It is a shame that Johns brought back R.J. Brande from the Pre-Crisis Legion just to slaughter him off. Of course, this is something that I should get used to because I have a feeling that Johns is bringing back many Pre-Crisis and Post Zero Hour Legionnaires just to slaughter them off in this story.

And for me personally, this is one of my biggest reservations of this title. I would much rather DC just let these great characters from the past rest peacefully in comic book limbo instead of letting Johns bring them back just to butcher them.

My only minor complaint about the artwork in this issue is that I wish that Perez also did the inks. If that had been the case then this issue would have scored a perfect 10 for art. Scott Koblish was not horrible, but he is no George Perez. Perez’s art always looks much better when he inks his own pencils.

Overall: Final Crisis: Legions of Three Worlds #1 was a solid, but certainly not spectacular, debut issue. Johns spends most of this issue trying to lay a strong foundation for the rest of this story. Unfortunately, that means that the majority of this issue is rather dry and unexciting. Still, I think that Final Crisis: Legions of Three Worlds has the potential to be a great read if Johns can keep his penchant for blood soaked slaughter-fest big events under tight control.

If you are interested in learning more about the tons of DC continuity Easter eggs that were crammed into this issue or if you simply are a new reader and desire more explanation concerning what is going on then check out these three annotations to this issue. First there is the annotation over on Final Crisis Annotations which is a great blog covering Final Crisis and all the various tie-in issues. You can check it out here.

Then you have the very well done annotation for this issue over on Timothy Callahan’s blog that you can check out here.

And last, but most certainly not least, is the annotation provide to us by Michael at the Legion Omnicom. Michael is the Dean of all things Legion related and his incredibly detailed annotations for this issue can be read right here.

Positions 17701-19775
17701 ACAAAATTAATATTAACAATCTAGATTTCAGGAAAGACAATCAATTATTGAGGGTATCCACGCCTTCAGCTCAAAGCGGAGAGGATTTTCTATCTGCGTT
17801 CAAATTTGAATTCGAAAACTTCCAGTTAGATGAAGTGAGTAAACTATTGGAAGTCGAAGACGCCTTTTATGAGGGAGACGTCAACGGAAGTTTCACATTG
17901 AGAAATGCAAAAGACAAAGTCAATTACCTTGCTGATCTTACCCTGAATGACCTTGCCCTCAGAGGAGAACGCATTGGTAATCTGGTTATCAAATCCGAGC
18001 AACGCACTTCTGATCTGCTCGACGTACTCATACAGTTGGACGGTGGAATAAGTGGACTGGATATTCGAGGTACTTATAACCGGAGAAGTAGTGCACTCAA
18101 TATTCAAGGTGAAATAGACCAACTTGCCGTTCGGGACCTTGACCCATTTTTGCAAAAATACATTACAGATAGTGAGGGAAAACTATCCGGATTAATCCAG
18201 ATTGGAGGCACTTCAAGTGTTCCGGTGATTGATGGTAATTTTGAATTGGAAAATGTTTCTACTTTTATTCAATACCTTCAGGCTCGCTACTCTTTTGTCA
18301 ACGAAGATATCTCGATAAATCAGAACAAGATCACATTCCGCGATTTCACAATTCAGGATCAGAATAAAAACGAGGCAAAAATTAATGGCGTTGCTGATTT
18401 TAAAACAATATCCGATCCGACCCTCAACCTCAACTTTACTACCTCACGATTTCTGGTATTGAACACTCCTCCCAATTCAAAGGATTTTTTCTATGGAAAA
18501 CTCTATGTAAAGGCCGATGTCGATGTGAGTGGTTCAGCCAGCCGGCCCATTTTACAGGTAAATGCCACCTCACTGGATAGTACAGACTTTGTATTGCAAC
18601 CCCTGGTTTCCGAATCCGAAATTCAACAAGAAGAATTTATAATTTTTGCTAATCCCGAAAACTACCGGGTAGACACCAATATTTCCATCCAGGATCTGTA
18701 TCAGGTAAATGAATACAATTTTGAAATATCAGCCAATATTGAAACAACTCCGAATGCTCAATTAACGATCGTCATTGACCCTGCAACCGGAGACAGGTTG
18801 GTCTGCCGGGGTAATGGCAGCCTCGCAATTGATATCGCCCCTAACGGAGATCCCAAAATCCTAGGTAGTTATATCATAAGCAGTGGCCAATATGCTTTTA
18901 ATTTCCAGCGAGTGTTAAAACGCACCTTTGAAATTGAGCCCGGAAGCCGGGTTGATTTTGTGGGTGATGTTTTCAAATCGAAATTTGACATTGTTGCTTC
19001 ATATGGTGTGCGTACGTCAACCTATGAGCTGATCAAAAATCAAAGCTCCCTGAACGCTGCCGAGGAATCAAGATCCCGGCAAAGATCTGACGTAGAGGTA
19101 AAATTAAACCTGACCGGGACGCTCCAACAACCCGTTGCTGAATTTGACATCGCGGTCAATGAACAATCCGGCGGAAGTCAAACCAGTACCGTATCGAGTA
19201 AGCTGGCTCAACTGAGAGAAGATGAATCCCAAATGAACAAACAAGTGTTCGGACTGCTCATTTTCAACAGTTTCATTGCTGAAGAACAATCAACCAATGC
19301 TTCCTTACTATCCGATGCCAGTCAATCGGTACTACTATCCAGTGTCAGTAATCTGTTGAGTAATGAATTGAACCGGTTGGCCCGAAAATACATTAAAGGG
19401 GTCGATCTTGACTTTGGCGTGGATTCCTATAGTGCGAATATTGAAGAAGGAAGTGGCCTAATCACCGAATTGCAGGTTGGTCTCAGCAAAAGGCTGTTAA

Thom’s Take: Loved the Perez art. I do agree that Koblish is not the best inker for Perez(my favorite inkers for him are Perez, Jerry Ordway, and Joe Rubenstein(I have a Mountain Dew for the person who knows when Joe inked Perez on a major title in the past)). In my opinion, George Perez is one(if not the best) artist in comics. The first page shot of the Time Trapper looking at the abyss while floating on the piece of his home is worth the price of admission.

I do not care for the plotline about the xenophobia is not plausible in this series. The Legion has saved the Earth and the entire United Planets so many times that I cannot believe that anyone would be turned against them. Unless Johns goes back and shows what brought about this change in attitude, it is an arbitrary plot device to set up conflict. I could understand non-UP worlds fearing the Legion due to their enemies spreading propaganda.

It was nice to see that the other versions of the Legion were not rebooted out of existence. As long as they are the Legions of other Earths, we could see future stories about them. Rumors keep saying that Levitz is going to do another story. His version was one of my favorites.

I enjoyed the look at the Hall of 1,000 Olsens. I grew up reading many of these stories.

Another highlight of this issue was the rescue of Mon-El from the Phantom Zone. This was a classic Legion rescue with Brainy coordinating the others.